By Randy Ludlow
The Columbus Dispatch
November 16, 2006
Two Ohio University computer-systems administrators blamed for hacking
incidents will receive neither apologies nor their jobs back.
Provost Kathy Krendel, rejecting a grievance committee's recommendation
to reinstate the men with back pay, has upheld the dismissal of Todd
Acheson and Tom Reid.
William Sams, departing associate provost for information technology,
blamed the pair for the theft of 367,000 files with personal information
on OU alumni, students and staff.
An Administrative Senate committee, blaming other OU officials for
failing to clarify responsibilities for computer security, last month
found Acheson and Reid were wrongfully fired.
Krendl decided Wednesday to endorse the dismissal of Reid, director of
computer and network services, and Acheson, Internet and systems
manager. They were fired Aug. 4.
While finding neither guilty of intentional wrongdoing, Krendl wrote to
the men that they failed to take the necessary proactive steps to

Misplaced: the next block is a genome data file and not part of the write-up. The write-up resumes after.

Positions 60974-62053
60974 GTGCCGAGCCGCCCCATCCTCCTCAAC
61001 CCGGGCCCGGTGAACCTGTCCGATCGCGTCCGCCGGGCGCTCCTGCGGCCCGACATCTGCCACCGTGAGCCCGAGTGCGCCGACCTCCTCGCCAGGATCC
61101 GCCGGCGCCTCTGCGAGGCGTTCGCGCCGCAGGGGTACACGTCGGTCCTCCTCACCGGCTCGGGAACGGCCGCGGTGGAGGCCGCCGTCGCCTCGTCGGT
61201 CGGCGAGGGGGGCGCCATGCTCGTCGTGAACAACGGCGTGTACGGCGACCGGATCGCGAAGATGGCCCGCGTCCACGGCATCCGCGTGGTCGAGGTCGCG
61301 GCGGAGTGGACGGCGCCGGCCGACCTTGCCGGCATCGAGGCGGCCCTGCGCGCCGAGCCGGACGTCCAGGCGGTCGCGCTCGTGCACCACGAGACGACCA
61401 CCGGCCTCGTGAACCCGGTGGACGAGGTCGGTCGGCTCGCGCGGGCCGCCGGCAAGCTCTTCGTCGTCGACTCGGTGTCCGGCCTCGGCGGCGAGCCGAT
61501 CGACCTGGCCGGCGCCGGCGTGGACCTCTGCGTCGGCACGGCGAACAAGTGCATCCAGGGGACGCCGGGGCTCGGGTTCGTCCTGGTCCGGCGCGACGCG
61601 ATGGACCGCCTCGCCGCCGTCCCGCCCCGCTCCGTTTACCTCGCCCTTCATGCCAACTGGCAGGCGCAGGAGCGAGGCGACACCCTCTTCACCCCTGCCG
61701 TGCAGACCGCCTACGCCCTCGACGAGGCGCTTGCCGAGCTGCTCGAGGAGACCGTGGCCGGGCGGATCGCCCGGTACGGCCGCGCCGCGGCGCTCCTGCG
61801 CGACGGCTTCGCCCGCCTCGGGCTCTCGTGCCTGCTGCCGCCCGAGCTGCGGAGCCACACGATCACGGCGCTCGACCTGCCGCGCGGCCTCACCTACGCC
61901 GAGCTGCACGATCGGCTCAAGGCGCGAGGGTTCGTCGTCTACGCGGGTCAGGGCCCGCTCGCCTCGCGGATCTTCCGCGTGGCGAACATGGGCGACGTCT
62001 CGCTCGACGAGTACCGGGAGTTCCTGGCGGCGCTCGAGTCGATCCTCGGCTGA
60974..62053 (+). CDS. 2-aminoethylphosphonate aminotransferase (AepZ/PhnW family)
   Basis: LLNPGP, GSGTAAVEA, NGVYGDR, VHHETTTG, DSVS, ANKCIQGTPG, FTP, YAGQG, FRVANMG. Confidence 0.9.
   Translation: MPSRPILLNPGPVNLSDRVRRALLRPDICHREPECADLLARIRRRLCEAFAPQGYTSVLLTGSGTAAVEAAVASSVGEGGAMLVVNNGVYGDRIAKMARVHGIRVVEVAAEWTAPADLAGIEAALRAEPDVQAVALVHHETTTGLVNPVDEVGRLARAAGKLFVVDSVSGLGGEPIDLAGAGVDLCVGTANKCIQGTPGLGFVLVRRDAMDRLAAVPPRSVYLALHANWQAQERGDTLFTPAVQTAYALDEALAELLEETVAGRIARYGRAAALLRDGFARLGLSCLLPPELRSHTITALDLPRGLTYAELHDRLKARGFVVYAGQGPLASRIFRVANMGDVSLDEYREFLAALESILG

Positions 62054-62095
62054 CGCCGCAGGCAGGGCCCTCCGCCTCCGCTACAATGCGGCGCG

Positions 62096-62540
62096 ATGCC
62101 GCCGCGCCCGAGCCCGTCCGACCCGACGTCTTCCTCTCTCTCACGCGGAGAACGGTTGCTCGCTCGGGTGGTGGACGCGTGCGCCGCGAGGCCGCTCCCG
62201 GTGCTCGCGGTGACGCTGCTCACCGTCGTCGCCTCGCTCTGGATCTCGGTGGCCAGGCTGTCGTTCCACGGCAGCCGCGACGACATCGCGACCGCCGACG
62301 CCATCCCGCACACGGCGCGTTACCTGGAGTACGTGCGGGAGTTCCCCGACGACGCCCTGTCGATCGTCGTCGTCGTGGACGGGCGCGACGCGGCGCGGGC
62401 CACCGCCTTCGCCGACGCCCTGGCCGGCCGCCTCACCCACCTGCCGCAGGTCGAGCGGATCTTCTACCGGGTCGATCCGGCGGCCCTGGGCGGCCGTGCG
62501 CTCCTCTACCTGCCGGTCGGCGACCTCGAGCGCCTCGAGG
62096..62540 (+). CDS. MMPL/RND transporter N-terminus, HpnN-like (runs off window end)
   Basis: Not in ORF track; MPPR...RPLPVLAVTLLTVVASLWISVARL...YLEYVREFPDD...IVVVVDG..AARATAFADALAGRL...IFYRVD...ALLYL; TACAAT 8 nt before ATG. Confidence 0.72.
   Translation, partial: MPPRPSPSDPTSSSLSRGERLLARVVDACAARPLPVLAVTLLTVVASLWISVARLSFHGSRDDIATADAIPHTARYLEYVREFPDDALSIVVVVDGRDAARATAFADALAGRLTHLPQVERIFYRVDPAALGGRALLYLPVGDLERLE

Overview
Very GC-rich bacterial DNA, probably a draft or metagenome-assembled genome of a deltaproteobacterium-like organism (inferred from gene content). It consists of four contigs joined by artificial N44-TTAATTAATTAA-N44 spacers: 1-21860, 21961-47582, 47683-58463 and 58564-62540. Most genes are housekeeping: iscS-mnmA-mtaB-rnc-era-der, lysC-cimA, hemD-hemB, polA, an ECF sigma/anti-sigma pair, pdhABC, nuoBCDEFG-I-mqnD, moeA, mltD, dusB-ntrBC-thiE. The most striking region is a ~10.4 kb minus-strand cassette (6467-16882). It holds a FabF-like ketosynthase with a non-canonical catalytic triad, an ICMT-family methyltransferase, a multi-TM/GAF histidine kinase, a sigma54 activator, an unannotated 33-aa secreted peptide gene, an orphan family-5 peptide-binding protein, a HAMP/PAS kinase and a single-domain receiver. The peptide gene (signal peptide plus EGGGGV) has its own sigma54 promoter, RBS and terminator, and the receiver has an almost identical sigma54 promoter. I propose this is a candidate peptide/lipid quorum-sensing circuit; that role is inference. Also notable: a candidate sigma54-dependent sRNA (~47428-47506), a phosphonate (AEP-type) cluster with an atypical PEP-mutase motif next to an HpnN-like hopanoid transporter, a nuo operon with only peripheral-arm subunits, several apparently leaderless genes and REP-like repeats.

protect confidential information.
Two Columbus lawyers representing the men criticized Krendl for casting
aside the findings of what they said was the only independent group to
study the high-profile hacking incidents.
The provost has turned this into a kangaroo proceeding, said Fred
Gittes, who represents Acheson. He said Krendl's action was designed to
cover up the incompetence of OU administrators who made scapegoats of
Acheson and Reid.
James Colner, who represents Reid, was disappointed that OU officials
did not take this opportunity to do the right thing and correct this
miscarriage of justice.
OU accidentally discovered last spring that hackers had been tapping
computer servers at the Athens university, raising concerns about
An alumni database containing Social Security numbers and other personal
information was unsecured for more than a year. Hackers also accessed
medical information on students and staff.
OU since has reorganized its computer operations amid a security and
equipment upgrade that will cost up to $8 million.
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